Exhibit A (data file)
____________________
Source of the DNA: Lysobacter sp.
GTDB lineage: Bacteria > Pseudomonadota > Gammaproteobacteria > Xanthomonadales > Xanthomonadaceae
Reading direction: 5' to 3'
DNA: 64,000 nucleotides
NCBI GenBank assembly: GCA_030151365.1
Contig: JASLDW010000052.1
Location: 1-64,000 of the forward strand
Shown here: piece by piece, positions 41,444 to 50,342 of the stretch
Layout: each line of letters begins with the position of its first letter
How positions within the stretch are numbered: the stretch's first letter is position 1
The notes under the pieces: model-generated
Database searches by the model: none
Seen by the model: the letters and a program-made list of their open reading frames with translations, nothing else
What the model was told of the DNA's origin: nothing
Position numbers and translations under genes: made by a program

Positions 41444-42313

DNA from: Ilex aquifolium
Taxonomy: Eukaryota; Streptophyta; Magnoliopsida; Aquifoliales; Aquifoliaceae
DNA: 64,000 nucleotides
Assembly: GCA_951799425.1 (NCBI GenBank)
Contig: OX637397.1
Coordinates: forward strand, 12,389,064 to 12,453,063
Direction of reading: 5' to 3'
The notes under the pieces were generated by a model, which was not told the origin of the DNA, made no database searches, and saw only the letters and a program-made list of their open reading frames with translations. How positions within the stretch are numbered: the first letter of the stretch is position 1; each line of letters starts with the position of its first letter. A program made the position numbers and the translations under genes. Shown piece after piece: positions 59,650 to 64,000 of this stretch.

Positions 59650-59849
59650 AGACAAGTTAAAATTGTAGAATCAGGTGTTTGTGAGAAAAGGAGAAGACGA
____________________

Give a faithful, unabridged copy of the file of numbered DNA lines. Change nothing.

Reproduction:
Source of the DNA: Lysobacter sp.
GTDB lineage: Bacteria > Pseudomonadota > Gammaproteobacteria > Xanthomonadales > Xanthomonadaceae
Reading direction: 5' to 3'
DNA: 64,000 nucleotides
NCBI GenBank assembly: GCA_030151365.1
Contig: JASLDW010000052.1
Location: 1-64,000 of the forward strand
Shown here: piece by piece, positions 41,444 to 50,342 of the stretch
Layout: each line of letters begins with the position of its first letter
How positions within the stretch are numbered: the stretch's first letter is position 1
The notes under the pieces: model-generated
Database searches by the model: none
Seen by the model: the letters and a program-made list of their open reading frames with translations, nothing else
What the model was told of the DNA's origin: nothing
Position numbers and translations under genes: made by a program

Positions 41444-42313

DNA from: Ilex aquifolium
Taxonomy: Eukaryota; Streptophyta; Magnoliopsida; Aquifoliales; Aquifoliaceae
DNA: 64,000 nucleotides
Assembly: GCA_951799425.1 (NCBI GenBank)
Contig: OX637397.1
Coordinates: forward strand, 12,389,064 to 12,453,063
Direction of reading: 5' to 3'
The notes under the pieces were generated by a model, which was not told the origin of the DNA, made no database searches, and saw only the letters and a program-made list of their open reading frames with translations. How positions within the stretch are numbered: the first letter of the stretch is position 1; each line of letters starts with the position of its first letter. A program made the position numbers and the translations under genes. Shown piece after piece: positions 59,650 to 64,000 of this stretch.

Positions 59650-59849
59650 AGACAAGTTAAAATTGTAGAATCAGGTGTTTGTGAGAAAAGGAGAAGACGA